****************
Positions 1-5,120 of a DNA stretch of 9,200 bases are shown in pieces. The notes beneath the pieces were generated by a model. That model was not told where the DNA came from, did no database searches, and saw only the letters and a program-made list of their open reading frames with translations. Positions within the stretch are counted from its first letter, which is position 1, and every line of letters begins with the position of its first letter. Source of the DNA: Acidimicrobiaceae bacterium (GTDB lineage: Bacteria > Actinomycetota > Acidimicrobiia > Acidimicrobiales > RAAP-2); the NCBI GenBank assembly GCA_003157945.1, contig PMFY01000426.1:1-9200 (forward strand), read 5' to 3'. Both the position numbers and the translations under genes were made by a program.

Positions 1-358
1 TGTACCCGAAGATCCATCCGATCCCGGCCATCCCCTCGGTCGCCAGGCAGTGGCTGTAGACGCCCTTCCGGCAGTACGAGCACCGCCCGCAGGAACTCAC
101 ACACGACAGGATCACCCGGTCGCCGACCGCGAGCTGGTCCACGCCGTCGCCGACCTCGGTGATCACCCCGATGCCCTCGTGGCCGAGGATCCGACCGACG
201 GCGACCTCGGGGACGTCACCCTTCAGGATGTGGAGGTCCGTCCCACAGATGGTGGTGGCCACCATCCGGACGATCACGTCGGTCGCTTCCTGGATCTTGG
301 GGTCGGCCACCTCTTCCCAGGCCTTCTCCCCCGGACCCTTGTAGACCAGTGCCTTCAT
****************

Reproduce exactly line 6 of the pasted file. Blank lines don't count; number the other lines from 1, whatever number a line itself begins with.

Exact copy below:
301 GGTCGGCCACCTCTTCCCAGGCCTTCTCCCCCGGACCCTTGTAGACCAGTGCCTTCAT